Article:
I'll leave the hours of testing to someone else, but using a little linear interpolation we can make a lazy estimate of the optimal velocity threshold for different distances:
- 1400m: pull chute every time you reach approx 30m/s
- 1300m: pull chute every time you reach approx 43m/s
- 1200m: pull chute every time you reach approx 55m/s
- 1100m: pull chute every time you reach approx 70m/s
- 1000m: pull chute every time you reach approx 80m/s
- 900m: pull chute every time you reach approx 95m/s
- 800m: pull chute every time you reach approx 107m/s
- 700m: pull chute every time you reach approx 120m/s
Obviously not only are these numbers estimates, but they must again by altered based on relative elevation, so if you're heading for a relatively high point like a hill or rooftop then you should shave a good 100+ metres off your estimated distance.
Best landing method (1400-1800m)
If you're after a quieter start to a Warzone match, your best bet is to head as far away from the plane path as possible. It doesn't come without any penalties, because you'll likely reach the ground a whole minute or more after most other players, and thus will be at a disadvantage. But that doesn't matter much as long as you're nowhere near anyone else.
If you want to travel beyond 1,400 metres, you really shouldn't be cutting your chute at all. You should pull your chute as early as you can after leaving the plane, look towards the horizon, and just press forwards until you land.
From my testing it seems you can reliably cross a good five squares, or roughly 1,800 metres, using this method. Which is almost the entire width of the map. So if your plane path is relatively centred, you can reach just about any point on Verdansk that you'd like. It's just not very efficient to do so.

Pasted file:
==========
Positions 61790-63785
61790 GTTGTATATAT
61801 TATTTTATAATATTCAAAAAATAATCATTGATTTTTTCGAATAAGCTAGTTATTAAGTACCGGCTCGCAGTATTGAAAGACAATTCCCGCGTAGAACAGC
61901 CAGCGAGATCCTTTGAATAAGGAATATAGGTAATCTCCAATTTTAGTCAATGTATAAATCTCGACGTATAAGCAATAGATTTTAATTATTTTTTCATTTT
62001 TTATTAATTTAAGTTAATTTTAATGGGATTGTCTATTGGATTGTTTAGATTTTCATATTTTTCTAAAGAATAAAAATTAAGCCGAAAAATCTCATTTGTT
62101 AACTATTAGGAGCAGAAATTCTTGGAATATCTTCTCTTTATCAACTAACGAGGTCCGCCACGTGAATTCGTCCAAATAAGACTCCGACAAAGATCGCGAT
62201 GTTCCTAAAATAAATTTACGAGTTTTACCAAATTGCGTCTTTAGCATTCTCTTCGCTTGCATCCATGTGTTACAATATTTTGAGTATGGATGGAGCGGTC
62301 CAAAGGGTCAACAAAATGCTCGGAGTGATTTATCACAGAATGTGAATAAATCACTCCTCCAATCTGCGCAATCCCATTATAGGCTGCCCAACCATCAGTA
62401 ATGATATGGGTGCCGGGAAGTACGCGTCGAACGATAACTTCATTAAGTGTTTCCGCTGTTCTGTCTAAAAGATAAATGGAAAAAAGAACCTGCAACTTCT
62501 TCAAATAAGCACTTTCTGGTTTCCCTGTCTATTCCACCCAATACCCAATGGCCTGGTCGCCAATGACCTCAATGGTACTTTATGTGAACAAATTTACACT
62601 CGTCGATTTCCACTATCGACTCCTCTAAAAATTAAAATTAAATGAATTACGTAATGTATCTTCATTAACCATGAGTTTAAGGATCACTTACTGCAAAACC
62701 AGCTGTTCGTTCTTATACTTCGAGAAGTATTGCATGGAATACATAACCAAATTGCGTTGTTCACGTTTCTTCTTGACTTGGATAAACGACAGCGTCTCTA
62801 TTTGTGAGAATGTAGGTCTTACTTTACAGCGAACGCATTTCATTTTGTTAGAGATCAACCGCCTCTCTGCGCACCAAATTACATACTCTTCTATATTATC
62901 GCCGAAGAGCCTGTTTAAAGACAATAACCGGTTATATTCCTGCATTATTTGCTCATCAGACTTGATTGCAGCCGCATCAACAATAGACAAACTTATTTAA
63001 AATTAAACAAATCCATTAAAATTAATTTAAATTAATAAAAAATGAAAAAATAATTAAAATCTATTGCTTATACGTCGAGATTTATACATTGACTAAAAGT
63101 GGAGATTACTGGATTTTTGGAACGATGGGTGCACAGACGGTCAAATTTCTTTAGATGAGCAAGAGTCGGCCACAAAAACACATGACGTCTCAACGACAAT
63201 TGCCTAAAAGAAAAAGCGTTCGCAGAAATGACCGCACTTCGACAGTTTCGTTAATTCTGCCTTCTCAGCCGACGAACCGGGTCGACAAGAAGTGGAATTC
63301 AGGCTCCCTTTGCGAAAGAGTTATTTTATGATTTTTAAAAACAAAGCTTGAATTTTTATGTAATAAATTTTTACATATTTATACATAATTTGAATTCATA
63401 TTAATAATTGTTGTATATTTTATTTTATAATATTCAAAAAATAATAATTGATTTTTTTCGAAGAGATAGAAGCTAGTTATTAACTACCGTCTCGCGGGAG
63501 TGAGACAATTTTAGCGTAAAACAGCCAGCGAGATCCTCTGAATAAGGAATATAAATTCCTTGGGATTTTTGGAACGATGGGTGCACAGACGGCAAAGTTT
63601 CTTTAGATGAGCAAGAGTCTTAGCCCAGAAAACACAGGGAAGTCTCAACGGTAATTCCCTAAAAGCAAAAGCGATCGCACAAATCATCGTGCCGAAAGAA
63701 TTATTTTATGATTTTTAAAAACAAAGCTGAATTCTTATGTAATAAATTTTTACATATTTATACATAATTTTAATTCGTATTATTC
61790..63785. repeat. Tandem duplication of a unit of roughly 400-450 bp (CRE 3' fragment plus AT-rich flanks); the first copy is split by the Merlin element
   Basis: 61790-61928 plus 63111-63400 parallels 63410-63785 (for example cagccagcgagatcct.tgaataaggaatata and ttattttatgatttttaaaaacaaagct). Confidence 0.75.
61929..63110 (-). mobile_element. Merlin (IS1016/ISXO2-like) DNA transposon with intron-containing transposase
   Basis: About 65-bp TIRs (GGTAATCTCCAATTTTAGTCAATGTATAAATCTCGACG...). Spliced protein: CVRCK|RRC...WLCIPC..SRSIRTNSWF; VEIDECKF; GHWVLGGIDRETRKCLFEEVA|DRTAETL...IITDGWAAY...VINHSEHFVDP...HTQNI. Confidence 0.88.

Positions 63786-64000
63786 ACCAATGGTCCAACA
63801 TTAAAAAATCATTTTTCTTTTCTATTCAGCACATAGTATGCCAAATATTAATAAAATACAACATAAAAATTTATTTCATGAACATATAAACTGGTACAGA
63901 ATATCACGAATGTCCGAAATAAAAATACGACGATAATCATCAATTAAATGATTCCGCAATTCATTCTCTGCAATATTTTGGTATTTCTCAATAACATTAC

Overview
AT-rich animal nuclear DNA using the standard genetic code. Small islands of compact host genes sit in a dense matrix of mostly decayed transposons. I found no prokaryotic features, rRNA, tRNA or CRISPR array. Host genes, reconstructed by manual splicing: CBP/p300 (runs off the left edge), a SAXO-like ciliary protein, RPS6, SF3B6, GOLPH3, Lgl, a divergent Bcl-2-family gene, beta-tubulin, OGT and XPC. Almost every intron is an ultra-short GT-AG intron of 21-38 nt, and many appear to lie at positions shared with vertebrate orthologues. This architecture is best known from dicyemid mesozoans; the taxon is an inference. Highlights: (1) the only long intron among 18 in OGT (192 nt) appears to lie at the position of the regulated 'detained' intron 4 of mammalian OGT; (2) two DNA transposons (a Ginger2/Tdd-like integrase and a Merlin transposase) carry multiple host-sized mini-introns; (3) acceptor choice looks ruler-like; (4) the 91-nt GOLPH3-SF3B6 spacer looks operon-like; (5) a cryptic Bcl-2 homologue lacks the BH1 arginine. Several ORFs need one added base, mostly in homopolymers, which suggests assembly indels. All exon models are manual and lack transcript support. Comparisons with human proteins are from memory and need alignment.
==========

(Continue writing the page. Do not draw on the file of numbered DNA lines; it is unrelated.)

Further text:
Chuting and Shooting - the problem with landing first
Okay: now you know pretty much the best methods for landing for any distance away. Now we get to the part where I explain why it might not always be the best idea to beat everyone to the ground.
The reason for this is that, in Warzone, if you cut your chute then you get a few seconds where you're able to use your weapons to aim and shoot as normal. And seeing as everyone starts the game with a pistol, that means if you're beating an enemy to the ground, they can pull, cut, and then shoot you from above, ripping away your Armor or even killing you outright before you hit the ground.
It's a fascinating way to balance out the advantage of landing first, and I'm not sure if I like or hate it. For the shooter, there's really no reason not to shoot and attempt to weaken the enemy beating them. But for the "shootee", it's tough to know what to do if you start getting shot at. You can either swerve away, pull your chute, and wait for the enemy to pass you so you become the shooter; or you just cut and weave about, hoping you land before you're killed.
Alternatively, you could adjust your whole drop journey so that you're arriving slightly later than everyone else. It's generally the safest route, but only if you land somewhere that's immediately free of enemies. Otherwise you're putting yourself at a huge disadvantage.
If you cut your chute, you won't automatically redeploy it
Finally, a word on something that I've seen many players getting confused about. As long as you haven't cut your chute at all during your landing, then when you reach a tiny altitude above the ground you'll automatically deploy your chute and save yourself from a grizzly strawberry-jam-esque death. It's rather frightening, because really it waits far too long to auto-deploy by real life standards, but apparently your player's legs are made of vibranium so it doesn't matter to them.
But, and here's the crucial thing: if you have cut your chute at any point during the landing, then that auto-deployment will not happen. You must manually deploy, or you'll die upon impact with the ground.
Thus concludes our Call Of Duty: Warzone landing guide. Now, while you're waiting for your next turn to hurtle down towards the massive land of Verdansk, why not check out one or two of our other Warzone guides?